Great Nuclear War
Kiev and other major cities in the Ukraine were targeted during Doomsday, though the southern coastal regions largely escaped intact with only a few cities being hit. Yalta, one of the most important resorts in Crimea, was spared because it represented no significant strategic threat to America or its allies, despite fears it may have been hit in an attempt to kill any Soviet leaders that could have been vacationing at the resort at the time.
However, Crimea did not escape unscathed - several strikes occurred in the vicinity of Sevastopol, and the regional capital of Simferopol was hit as well.
Fallout from strikes across the Black Sea - and the strikes in the Western Crimea - had great impact on the Western Crimea, even if most of it bypassed the peninsula to the south and north. Even today, much of southwestern Crimea around Sevastopol is thought to still be uninhabitable, with Central Crimea not any better. Explorers have gone and investigated the area, however.
On the eastern coast, mass hysteria gripped much of the population, due to the observation of the strikes, and the belief that the Soviet government had collapsed. Luckily, some higher-ranking members of the Party had been on vacation at a resort in Yalta and took control of the town and nearby areas. The support of local authorities made integration with other survivors simple.
By the end of 1968, this government had managed to unite much of the southeastern parts of the peninsula, running along the coast from the town of Foros in the southwest, to the town of Kirovs'ke in the northwest, including the Kerch peninsula. The government decided to secure the southern half of the Odessa Oblast, to ensure the safety of the waters there, which was accomplished by the end of 1977.
In 1980 a squad of the Sicilian Navy have enter in contact with the city of Yalta and with the Crimea. Now the two nations have regular rapports.
As the decade came to an end, it began to be suspected in Yalta that the Isthmus of Perekop, and territory between there and Kirovs'ke, had remained fairly radiation free. It was true that the the Isthmus had indeed survived, but been overwhelmed by refugees in the months Post-War. Nevertheless, they took control of it by 1981, and exploration vessels were finally sent throughout the rest of the Sea of Azov.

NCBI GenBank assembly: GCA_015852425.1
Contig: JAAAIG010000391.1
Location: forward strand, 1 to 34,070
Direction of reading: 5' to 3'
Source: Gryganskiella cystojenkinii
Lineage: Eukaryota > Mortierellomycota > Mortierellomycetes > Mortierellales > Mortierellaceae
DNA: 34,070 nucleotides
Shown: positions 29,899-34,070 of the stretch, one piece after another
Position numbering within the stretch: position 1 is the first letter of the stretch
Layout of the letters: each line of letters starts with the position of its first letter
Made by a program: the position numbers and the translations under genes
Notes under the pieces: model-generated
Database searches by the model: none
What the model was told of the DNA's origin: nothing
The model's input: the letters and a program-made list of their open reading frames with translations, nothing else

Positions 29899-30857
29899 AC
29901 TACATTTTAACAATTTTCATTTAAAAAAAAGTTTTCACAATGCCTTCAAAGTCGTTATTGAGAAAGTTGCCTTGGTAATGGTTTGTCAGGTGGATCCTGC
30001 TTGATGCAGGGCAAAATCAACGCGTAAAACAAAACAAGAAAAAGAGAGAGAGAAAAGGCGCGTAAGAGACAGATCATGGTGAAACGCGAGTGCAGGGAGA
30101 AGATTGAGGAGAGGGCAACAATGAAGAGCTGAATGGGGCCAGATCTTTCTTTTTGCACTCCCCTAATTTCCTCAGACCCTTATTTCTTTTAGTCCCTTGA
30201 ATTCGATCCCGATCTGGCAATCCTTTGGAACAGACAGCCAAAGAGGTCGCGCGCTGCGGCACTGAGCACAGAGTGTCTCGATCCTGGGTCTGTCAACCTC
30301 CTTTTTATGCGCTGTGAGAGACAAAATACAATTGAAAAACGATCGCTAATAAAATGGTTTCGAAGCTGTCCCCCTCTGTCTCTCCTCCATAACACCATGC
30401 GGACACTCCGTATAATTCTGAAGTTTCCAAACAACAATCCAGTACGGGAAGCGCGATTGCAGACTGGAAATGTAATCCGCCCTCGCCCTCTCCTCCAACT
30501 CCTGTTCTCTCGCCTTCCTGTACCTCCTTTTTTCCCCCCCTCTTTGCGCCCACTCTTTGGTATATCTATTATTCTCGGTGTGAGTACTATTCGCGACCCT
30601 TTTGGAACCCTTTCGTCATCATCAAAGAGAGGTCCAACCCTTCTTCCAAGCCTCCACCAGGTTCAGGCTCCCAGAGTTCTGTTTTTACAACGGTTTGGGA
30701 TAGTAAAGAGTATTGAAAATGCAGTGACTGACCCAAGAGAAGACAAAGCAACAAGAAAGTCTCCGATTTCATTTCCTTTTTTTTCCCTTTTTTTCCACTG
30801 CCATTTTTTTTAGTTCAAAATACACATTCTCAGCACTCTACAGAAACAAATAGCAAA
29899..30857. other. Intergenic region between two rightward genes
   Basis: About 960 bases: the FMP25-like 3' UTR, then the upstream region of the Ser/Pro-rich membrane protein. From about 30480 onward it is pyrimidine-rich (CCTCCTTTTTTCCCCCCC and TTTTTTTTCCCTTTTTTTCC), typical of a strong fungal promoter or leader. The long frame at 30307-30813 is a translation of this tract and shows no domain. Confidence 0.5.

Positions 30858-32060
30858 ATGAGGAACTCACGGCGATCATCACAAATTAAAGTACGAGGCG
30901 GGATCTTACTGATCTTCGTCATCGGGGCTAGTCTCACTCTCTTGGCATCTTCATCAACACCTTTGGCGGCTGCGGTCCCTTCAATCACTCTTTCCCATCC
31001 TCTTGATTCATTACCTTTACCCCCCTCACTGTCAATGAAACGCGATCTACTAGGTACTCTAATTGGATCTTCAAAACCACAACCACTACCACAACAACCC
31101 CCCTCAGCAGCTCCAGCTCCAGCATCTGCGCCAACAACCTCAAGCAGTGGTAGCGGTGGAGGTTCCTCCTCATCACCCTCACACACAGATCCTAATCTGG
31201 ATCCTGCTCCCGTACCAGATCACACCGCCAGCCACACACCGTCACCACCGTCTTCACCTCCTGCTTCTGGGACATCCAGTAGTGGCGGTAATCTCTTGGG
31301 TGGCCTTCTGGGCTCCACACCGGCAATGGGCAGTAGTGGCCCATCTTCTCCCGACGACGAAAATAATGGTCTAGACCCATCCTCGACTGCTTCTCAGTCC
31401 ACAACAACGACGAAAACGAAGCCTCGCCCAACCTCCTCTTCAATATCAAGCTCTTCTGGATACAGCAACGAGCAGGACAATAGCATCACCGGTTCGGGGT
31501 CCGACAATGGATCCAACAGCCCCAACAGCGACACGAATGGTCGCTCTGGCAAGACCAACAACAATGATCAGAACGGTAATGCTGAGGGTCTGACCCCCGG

In 1990, contact was made with Dnipropetrovsk, which became an associated state of the growing republic.
Crimea's economy is still recovering from The Great Nuclear War, like much of the world. Still, they have been on the up-and-up since 1985, and the port growing around Yalta is probably the largest usable port on the Black Sea. In fact, they are home to a large merchant community, and the commodities market does very brisk business.
Some areas of the country still suffer from shortages, even today. Within the last decade some of these areas almost starved and it was only until a small revolt, put down fairly easily, took place in those areas did the government send supply convoys to resupply the areas.
Post-War, the few surviving ships of the Black Sea Fleet, along with several merchant vessels, fleeing the destruction of Sevastopol, anchored at Yalta. Today, these vessels - and what few vessels were found in other locations, and managed to arrive afterwards - form the backbone of the Crimean military. The other half of their military arm, the Crimean Marines, while numbering only a bit over ten thousand, is responsible for the security of the nation on the mainland, and has a detachment on each vessel of the Navy.